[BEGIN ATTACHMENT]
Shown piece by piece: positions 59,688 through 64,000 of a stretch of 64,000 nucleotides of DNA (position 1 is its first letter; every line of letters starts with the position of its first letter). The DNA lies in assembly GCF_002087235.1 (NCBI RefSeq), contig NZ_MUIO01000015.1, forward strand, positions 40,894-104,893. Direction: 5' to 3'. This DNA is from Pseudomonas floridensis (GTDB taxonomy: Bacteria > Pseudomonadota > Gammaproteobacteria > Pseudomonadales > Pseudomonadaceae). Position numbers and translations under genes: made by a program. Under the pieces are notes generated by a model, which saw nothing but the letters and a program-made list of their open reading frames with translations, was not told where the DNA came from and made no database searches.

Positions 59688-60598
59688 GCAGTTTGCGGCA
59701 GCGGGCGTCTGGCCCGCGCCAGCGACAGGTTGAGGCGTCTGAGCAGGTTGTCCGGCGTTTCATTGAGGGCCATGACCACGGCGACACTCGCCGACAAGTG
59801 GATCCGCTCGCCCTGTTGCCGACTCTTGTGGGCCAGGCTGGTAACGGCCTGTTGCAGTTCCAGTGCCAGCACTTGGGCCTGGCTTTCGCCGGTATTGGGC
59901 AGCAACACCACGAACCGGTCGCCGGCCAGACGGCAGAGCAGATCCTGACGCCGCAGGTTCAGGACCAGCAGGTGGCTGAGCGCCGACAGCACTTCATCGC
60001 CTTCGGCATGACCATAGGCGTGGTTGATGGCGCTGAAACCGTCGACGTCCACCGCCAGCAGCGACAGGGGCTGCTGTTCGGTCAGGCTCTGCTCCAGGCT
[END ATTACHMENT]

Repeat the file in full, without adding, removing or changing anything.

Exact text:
Shown piece by piece: positions 59,688 through 64,000 of a stretch of 64,000 nucleotides of DNA (position 1 is its first letter; every line of letters starts with the position of its first letter). The DNA lies in assembly GCF_002087235.1 (NCBI RefSeq), contig NZ_MUIO01000015.1, forward strand, positions 40,894-104,893. Direction: 5' to 3'. This DNA is from Pseudomonas floridensis (GTDB taxonomy: Bacteria > Pseudomonadota > Gammaproteobacteria > Pseudomonadales > Pseudomonadaceae). Position numbers and translations under genes: made by a program. Under the pieces are notes generated by a model, which saw nothing but the letters and a program-made list of their open reading frames with translations, was not told where the DNA came from and made no database searches.

Positions 59688-60598
59688 GCAGTTTGCGGCA
59701 GCGGGCGTCTGGCCCGCGCCAGCGACAGGTTGAGGCGTCTGAGCAGGTTGTCCGGCGTTTCATTGAGGGCCATGACCACGGCGACACTCGCCGACAAGTG
59801 GATCCGCTCGCCCTGTTGCCGACTCTTGTGGGCCAGGCTGGTAACGGCCTGTTGCAGTTCCAGTGCCAGCACTTGGGCCTGGCTTTCGCCGGTATTGGGC
59901 AGCAACACCACGAACCGGTCGCCGGCCAGACGGCAGAGCAGATCCTGACGCCGCAGGTTCAGGACCAGCAGGTGGCTGAGCGCCGACAGCACTTCATCGC
60001 CTTCGGCATGACCATAGGCGTGGTTGATGGCGCTGAAACCGTCGACGTCCACCGCCAGCAGCGACAGGGGCTGCTGTTCGGTCAGGCTCTGCTCCAGGCT